AST Rendering #

Debug printing won’t get us far and the goal is to render the AST anyway. It sounds complex, but once we figure out how nodes would recursively draw their sub sections it turns out to be simple.

For now we just want to render the AST back to the original textual syntax.

Basic Rendering: brown = identifiers, white = automatic syntax, rest = literals

To draw the entire odin AST I ended up with around with roughly 600 loc (excluding rendering logic)!

Here’s a basic example of a block statement { ... } and an identifier node would render their content.

node_ui :: proc(using draw: ^Draw_State, node: ^tree.Node)
  sub: Rect

  switch (node.node_type) {
    // ...

    case .Stmt_Block:
      draw_text_basic_inc(draw, &sub, "{")
      column = 0
      line += 1
      indentation += 1

      // draw children statements
      for s := node.values.head; s != nil; s = {
        node_ui(draw, &sub, s)
        column = 0
        line += 1

      indentation -= 1    
      draw_text_basic_inc(draw, &sub, "}")
      column += 1

    // ...

    case .Expr_Ident:
      draw_text_ident_inc(draw, &sub, node.content, node) // node.content is strings.Builder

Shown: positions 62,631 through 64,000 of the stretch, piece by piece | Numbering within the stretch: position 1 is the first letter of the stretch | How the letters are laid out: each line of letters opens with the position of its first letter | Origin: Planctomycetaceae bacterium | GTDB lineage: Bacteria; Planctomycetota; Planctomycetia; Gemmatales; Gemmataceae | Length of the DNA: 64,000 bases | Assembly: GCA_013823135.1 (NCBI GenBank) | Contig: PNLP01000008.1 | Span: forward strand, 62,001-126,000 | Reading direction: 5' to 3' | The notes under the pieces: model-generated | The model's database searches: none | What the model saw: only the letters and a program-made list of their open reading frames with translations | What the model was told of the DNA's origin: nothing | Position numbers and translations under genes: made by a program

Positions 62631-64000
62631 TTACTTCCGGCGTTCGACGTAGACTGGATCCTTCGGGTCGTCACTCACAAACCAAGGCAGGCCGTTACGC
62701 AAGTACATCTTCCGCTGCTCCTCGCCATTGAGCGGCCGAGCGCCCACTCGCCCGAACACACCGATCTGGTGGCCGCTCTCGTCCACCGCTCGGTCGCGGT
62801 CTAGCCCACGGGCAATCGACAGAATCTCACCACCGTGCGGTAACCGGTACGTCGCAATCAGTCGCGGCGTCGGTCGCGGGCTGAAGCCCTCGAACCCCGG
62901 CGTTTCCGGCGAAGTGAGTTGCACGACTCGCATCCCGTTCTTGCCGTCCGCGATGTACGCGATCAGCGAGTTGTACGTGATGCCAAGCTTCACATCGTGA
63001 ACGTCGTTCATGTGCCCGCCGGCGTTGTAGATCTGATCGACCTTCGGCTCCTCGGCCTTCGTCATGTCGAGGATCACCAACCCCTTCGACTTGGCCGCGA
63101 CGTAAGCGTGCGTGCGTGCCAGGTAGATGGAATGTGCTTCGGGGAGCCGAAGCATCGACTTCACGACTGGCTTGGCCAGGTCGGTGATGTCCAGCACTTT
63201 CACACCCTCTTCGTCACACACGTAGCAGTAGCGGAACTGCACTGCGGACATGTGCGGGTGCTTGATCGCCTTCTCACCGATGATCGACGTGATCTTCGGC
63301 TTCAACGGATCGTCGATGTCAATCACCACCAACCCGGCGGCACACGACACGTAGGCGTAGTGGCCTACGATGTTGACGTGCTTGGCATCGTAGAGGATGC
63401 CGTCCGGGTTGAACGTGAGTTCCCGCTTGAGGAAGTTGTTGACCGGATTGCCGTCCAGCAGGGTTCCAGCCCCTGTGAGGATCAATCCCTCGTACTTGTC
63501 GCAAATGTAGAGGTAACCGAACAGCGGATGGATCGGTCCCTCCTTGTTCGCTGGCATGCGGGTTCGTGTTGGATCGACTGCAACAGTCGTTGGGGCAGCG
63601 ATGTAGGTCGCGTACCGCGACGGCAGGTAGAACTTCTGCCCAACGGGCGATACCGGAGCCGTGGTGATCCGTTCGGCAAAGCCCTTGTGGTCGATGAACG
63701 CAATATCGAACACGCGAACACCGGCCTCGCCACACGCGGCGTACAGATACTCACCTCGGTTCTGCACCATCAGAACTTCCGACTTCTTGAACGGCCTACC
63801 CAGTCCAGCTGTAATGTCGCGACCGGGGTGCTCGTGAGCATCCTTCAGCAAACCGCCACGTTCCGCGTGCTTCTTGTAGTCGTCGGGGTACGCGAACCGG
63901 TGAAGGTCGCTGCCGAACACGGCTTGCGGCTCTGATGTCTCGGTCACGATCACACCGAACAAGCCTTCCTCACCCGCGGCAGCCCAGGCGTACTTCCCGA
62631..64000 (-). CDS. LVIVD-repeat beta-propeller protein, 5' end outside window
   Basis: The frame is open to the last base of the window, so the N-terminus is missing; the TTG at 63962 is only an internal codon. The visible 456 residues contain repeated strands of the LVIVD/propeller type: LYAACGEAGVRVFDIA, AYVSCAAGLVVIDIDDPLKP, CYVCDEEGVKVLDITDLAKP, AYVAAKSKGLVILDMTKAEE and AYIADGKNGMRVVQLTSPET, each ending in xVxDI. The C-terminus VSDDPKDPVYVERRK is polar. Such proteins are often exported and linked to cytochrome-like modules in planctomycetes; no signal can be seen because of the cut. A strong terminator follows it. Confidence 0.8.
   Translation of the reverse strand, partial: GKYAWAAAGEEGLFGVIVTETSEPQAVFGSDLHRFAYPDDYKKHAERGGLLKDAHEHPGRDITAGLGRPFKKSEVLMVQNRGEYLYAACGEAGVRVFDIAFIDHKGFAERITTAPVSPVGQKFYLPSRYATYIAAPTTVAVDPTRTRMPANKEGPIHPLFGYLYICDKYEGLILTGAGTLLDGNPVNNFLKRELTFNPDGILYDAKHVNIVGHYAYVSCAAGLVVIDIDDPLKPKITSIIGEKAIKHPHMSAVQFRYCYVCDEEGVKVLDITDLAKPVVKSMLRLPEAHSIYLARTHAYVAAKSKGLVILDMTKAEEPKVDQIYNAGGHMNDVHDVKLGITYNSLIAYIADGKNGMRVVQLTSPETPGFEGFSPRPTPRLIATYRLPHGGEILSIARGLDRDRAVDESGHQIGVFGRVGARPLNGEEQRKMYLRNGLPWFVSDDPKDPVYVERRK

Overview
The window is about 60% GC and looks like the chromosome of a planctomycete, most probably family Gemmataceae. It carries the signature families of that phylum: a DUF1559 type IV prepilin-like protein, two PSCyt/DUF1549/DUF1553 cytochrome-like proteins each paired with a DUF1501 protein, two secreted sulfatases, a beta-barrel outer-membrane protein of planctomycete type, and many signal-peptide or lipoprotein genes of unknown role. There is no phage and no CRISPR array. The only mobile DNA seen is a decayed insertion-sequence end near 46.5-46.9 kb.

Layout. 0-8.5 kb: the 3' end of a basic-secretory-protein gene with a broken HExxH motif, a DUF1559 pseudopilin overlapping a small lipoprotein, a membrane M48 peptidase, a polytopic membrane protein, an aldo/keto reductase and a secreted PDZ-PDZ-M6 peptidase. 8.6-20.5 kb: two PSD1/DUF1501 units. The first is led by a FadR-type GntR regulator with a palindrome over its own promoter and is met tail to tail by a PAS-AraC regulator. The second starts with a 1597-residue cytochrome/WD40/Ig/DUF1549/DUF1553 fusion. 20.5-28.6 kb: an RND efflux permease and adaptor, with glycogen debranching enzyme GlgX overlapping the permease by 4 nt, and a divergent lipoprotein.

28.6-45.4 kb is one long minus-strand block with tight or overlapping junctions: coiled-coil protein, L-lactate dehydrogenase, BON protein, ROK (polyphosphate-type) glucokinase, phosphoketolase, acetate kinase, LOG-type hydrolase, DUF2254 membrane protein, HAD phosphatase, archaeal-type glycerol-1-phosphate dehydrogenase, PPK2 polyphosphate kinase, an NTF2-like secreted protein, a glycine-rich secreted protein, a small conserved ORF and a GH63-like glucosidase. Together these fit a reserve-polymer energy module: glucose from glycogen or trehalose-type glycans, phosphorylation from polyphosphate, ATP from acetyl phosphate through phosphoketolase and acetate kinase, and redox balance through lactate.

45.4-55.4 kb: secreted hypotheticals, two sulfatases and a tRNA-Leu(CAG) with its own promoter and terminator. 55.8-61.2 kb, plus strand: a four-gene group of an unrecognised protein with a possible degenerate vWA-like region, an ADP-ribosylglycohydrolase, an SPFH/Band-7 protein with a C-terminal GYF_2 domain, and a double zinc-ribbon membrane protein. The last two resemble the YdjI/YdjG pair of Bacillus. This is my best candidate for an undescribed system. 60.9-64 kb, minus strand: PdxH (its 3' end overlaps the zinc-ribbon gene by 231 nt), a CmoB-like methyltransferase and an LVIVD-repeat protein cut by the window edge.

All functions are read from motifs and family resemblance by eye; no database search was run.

// ...

Wrapping Up #

Since the short blog is getting quite long already we’ll take a break here and dive into editor navigation, editing and the other painful things that the AST editing ends up becoming.

If you’re interested in AST editing let us know!

codin (markersniffen) #

A few years ago I decided that I was going to figure out how to write cross-platform apps. I was a motion graphics artist by trade, getting frustrated with the limitations and bloat of the software I had access to. My experience was limited to simple scripts in Python (for Blender), writing “expressions” in After Effects (think slower than normal javascript), and a bout in Java (I think?) trying to control robotic cameras. At the beginning I remember trying to write an Adobe Illustrator clone in the browser before my brother (who has an actual CS degree) pointed me to Handmade Hero, which through some series of events led me to Odin. Odin completely changed everything for me - everything seemed to click and I started the slow journey of learning how things a little lower down worked.

UI #